This article appeared in the July/August 2001 issue of Horticulture Update, edited by Dr. Douglas F. Welsh, and produced by Extension Horticulture, Texas Agricultural Extension Service, The Texas A&M University System, College Station, Texas.Are you aware of the advantages of using a mulch in your garden? In one stroke you can reduce weed problems, improve soil structure, attract beneficial earthworms, keep the soil moist and cool, prevent erosion, and add nutrients to the soil. In short, good gardeners have much to do with mulch.
Much To Do With MulchBy Wayne R. Pianta
Former County Extension Agent, Texas Agricultural Extension Service
Texans should be thoroughly familiar with mulch; after all, nature has been depositing it for years on the floor of our Texas forests. Mulch is a ground covering, and the springy carpet of the forest floor is a natural example. The forest carpet decomposes, adding nutrients to the soil beneath. An organic garden mulch does the same thing for the garden, adding humus to the soil and improving its structure. Man simply takes his cue from nature, applying his own ground covering, natural or inorganic.
By depriving developing weed seedlings of light, mulch minimizes weed problems in the garden. The occasional weed that does appear is easier to pull. This easy weeding is the result of another benefit: moisture retention. Mulch slows moisture evaporation, protecting tender new roots from overheated soil while also lessening the watering chore.
A mulch can consist of inorganic or organic materials. Organic mulches include straw, pine needles, and bark. Inorganic mulches include gravel, stones, and even plastic. Availability is one factor to consider in selecting a mulch. Your choice of mulch depends on your personal preferences as to what looks the best and will be readily available. Of the materials listed, sawdust is probably the least desirable (even though it is available in most parts of Texas) because of its ability to rob nitrogen from the garden plantings. The key to using sawdust successfully as a mulch is to find well rotted and aged material. If you are tired of seeing the weeds in your garden doing better than the plants, or if you want to reduce your water chores and your water bill, give mulch a try in your garden.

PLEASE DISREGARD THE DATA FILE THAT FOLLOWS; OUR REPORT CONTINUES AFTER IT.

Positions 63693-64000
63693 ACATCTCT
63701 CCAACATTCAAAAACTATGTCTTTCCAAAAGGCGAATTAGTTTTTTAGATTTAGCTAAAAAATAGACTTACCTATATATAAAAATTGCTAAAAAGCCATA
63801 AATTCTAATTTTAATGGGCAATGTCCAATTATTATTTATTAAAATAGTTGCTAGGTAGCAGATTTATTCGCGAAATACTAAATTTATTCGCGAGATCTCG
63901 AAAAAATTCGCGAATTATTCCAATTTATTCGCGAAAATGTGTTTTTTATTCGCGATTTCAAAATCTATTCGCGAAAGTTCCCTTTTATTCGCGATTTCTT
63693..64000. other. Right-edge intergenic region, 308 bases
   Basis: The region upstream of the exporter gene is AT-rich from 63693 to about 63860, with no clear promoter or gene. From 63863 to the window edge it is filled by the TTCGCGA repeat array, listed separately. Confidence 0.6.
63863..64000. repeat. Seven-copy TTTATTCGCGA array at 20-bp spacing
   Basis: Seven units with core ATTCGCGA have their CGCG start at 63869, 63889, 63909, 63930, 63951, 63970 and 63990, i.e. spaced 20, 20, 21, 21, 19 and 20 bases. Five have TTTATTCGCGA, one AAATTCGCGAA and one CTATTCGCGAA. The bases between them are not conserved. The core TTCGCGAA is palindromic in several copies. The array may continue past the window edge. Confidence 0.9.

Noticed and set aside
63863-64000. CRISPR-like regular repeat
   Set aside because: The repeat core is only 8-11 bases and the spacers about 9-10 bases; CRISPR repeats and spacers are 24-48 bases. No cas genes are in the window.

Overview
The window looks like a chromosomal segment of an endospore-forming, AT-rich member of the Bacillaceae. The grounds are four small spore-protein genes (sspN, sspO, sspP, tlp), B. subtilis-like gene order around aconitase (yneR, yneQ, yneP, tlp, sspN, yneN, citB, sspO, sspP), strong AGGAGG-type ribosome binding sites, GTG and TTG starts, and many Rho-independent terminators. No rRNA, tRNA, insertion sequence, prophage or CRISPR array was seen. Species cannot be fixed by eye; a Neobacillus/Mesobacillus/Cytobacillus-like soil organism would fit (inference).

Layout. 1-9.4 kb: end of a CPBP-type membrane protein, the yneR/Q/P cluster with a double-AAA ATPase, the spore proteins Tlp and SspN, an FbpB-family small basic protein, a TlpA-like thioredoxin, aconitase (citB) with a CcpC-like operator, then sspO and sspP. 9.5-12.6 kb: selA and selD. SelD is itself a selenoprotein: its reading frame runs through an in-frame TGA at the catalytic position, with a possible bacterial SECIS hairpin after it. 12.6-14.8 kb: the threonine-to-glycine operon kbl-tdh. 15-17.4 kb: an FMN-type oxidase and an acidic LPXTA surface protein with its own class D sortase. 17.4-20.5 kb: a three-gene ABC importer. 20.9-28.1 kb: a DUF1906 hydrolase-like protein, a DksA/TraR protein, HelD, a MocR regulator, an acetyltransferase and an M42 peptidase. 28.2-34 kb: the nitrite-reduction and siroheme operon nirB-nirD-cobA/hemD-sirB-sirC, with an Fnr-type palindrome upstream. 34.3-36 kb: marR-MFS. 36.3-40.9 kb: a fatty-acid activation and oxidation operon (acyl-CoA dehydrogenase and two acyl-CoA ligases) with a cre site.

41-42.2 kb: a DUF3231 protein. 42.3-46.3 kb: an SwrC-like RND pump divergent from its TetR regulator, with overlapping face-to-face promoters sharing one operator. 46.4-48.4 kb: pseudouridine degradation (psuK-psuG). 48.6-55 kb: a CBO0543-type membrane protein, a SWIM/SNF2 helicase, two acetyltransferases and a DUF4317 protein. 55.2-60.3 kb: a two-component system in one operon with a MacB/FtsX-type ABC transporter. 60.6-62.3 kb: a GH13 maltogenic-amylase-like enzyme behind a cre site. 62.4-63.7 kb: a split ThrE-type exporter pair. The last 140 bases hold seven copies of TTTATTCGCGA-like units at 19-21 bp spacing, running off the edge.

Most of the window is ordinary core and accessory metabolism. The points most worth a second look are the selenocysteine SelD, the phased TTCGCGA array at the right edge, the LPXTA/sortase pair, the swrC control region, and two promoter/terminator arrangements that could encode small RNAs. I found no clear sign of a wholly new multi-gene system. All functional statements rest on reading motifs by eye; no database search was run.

Below is a list of mulching materials, along with their advantages or disadvantages (if any).
- Ground Bark
Inexpensive, attractive, long lasting. Available in chip size or finely ground.
- Peat Moss
Expensive and somewhat difficult to prepare. Initially attractive, but it can dry out, lose aesthetic appeal, and shed water.
- Pine Needles
Durable, resist wind disturbance, locally abundant. Potential fire hazard when dry.
- Grass Clippings
Available to most gardeners. Mat quickly, generating heat; disagreeable results if initial application is too thick. Spread thinly, allow to dry before applying to the garden. Do not use fresh clippings in your garden.
One of the best choices. Long lasting, can reduce moisture evaporation by as much as 70 percent. Will deplete soil nitrogen, which should be replaced by adding nitrogen fertilizer or blood meal.
Easily obtainable in many areas. Easy to handle, but can severely deplete nitrogen if not well rotted and aged. Supplemental nitrogen fertilizing may be necessary.
- Plastic Film
Black polyethylene film is an excellent mulch, but unattractive where aesthetics are a consideration (it can be covered with decorative bark). Keeps soil temperatures even, eliminates weeds entirely. Punch holes in it for water penetration.
Readily available, builds humus. Can be used shredded or in sheets to desired thickness. Can be held in place by rocks, bricks, soil, etc., and covered for better appearance. The ink actually contains trace minerals beneficial to plant growth.
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